Siete altares

Last of the main course, languid blue pools of water in the dense jungle…called Siete Altares (7 Alters) due to the rock formations as bridges or alters just barely under the surface of the water. Curiosity led us up river until the fading light warned us that the park would be closing…nighttime in the jungle? No thanks. The other visitors jumped aboard a lancha (boat) to return to Livingston, but we intrepid three began trotting the 2 ½ miles along the beach, racing in the waning sun.  That was our adventure for Christmas eve which Alex topped off with dancing until 5am at a Garifuna club…Michelle and I sunk into bed beneath our mosquito nets in the early evening to await Santa’s arrival. Christmas day we delighted our hotel host with our candy orgy…he even photographed the incriminating evidence of candy wrappers galore! Michelle gifted us Senegal treats of T-shirt and blouse , momentos of her last big adventure…Christmas day was a much needed lazy siesta.

Tropical beauties

The tropical adventures continued next day upriver, with another night under mosquito nets at Finca Tatin in the jungle. Alex and I took a brief kayak trip at dusk and then we enjoyed Bananagrams after dinner…this witty game was a frequent trip activity as we three battled for the most creative crossword puzzle. Next day we hopped back into a lancha for the calm ride upriver to Rio Dulce, a bustling city at the mouth of Lago Izabal….the largest lake in Guatemala. Ahhh…Finca Paraiso (Paradise Farm) was indeed that as the warm waterfall massaged our shoulders. Couldn’t get enough of its warmth!

Serving time for the next course of our aventura…dessert! Leaving behind the Caribbean, we sank into the luxurious seats of a tour bus headed to the capital city and watched the tropical landscape become transformed into one much drier with sparse vegetation.

Solola clock tower

The marvel of Lago Atitlan

Lake Atitlan, a beautiful crater lake, was our next destination…our meal was winding down. Several camioneta rides brought us to foggy Solola for our lunch stop. After warming up with caldo (stew) at a comedor, Alex felt inspired to draw the clock tower at the central park.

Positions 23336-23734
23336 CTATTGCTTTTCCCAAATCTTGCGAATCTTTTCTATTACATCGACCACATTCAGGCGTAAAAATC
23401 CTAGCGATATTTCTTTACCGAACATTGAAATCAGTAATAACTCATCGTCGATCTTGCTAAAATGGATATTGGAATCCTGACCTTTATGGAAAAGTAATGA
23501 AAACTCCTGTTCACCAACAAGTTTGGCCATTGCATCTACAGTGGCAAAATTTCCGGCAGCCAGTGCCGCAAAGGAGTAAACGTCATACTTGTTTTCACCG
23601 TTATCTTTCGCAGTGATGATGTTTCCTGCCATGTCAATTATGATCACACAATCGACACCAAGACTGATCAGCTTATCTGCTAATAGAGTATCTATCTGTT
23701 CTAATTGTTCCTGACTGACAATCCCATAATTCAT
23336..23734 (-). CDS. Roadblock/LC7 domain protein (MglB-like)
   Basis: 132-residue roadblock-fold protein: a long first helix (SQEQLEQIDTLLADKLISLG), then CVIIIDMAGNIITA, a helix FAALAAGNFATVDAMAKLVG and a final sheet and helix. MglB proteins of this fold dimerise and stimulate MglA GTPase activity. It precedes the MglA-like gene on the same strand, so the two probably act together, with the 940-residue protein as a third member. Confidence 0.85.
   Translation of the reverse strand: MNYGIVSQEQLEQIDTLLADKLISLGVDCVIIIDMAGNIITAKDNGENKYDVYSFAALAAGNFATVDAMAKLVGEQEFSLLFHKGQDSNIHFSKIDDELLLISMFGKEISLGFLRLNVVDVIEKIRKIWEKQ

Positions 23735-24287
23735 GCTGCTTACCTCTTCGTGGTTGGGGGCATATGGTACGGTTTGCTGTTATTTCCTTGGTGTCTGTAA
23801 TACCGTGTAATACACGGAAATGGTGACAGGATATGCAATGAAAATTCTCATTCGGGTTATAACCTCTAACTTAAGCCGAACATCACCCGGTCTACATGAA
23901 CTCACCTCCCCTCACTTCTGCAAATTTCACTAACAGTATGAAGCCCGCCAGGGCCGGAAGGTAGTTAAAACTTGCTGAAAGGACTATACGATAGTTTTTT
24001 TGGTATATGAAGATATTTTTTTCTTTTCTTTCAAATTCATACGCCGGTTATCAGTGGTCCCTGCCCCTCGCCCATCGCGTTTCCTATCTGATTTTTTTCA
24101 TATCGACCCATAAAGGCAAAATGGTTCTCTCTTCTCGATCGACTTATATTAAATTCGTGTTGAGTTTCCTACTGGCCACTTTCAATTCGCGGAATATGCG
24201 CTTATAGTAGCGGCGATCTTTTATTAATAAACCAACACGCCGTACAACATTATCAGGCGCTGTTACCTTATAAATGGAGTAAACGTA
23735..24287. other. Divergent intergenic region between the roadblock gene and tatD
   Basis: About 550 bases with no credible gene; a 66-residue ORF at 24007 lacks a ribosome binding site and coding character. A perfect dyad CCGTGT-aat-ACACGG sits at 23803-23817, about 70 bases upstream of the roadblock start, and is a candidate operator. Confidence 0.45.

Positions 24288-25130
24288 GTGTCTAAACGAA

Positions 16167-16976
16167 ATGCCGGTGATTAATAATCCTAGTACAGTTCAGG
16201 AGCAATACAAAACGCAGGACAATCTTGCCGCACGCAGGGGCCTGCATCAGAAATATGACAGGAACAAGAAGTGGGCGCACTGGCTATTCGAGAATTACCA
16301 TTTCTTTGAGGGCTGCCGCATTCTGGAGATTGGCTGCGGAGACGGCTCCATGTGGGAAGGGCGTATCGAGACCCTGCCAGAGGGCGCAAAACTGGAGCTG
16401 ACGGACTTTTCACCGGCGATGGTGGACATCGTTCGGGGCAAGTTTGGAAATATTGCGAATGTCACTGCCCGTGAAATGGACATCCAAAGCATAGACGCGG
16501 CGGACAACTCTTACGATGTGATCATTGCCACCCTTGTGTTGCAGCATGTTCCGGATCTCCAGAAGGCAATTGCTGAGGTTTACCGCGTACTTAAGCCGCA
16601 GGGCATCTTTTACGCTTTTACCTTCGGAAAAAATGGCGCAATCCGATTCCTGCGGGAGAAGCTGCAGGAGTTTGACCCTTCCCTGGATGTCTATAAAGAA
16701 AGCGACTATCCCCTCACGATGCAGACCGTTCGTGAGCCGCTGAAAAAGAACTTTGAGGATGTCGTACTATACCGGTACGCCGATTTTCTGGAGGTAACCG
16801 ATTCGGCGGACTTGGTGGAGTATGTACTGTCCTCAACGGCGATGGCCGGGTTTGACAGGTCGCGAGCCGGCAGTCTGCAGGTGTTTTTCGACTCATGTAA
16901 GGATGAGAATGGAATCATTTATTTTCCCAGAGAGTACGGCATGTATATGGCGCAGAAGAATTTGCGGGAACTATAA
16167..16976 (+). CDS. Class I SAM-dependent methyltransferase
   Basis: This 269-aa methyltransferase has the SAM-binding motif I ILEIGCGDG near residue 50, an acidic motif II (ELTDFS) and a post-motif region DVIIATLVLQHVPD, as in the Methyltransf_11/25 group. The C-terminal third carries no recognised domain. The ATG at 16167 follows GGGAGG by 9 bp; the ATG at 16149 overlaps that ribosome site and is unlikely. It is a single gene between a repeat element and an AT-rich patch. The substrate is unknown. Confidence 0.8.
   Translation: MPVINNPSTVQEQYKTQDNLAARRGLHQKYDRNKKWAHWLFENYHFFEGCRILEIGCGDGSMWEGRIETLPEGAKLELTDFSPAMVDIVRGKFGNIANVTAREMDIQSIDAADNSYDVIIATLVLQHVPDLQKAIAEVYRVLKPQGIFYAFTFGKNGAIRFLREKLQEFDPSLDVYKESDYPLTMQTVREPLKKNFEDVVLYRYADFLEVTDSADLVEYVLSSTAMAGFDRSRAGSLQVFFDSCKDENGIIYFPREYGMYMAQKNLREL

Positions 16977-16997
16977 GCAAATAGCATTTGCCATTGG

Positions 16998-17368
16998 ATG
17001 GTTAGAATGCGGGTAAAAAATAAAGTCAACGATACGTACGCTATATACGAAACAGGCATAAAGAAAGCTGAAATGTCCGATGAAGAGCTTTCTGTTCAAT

Michelle and I chose to wander about the market stalls, enjoying the bright blue traje (outfits) of the women and the unusual pants, shirt, and brown-checked skirt outfit of the men. This is one of the few places in Guatemala where the men still wear traditional dress…in warm weather, men just don shirts and skirts. By now, a crowd had gathered around Alex, the artist. He appreciated the interest as street venders and passersby looked to his drawing then to his subject matter and back again. Highest count of admirers: 12 gathered around.

Ringing in 2012

To ring in the New Year of 2012, it had to be Antigua! Festivities in the cobblestone streets, including the pyromaniac display of a man prancing around with a wooden armature of a bull which shot fireworks into the nearby crowds. Gotta love this country’s flirt with danger! A photographer did a quick 2-step to avoid the barrage of sparks. We purchased our light-up headgear…all partygoers were similarly adorned. In the central park, paper lanterns 2ft tall were set aloft with their little flames, rising up into the darkness of the sky…like miniature stars.  And so, as the lights flickered in the lanterns and eventually burned out…so did the minutes of 2011. According to the Mayan calendar, 2012 is a year of big changes (and NOT the end of the world as some forecast).

Yoselin flying high

My wish to friends and family is for 2012 to be a great year, full of adventure and promise….my deep thanks to my adventurous kids, Alex and Michelle, for journeying here…besos y cariño de tu mama!!



  1. I enjoyed this, Janet. Nice writing by Alex too!


    Michael W.

  2. Hola mama,

    Great description of our trip! I think Alex’s account captured the art of camioneta-riding perfectly.

    te amo,

  3. Wild and wonderful!

    How have the people you have met there been affected by the difficult economic times, or is it just more of the same for them?


  4. Glad you are doing well…and that your spring flowers are bringing cheer to passersby.

    As for economic times here, I think many Guatemalan families struggle all of the time, so it’s not so different right now. Despite few material things, people here know how to enjoy life and their families…so there is a richness here that we don’t always have in the US! People scrape together funds to celebrate birthdays and more in great style and flourish!!

    We could do well to learn to live simply, with fewer things and spend more time with friends and family!!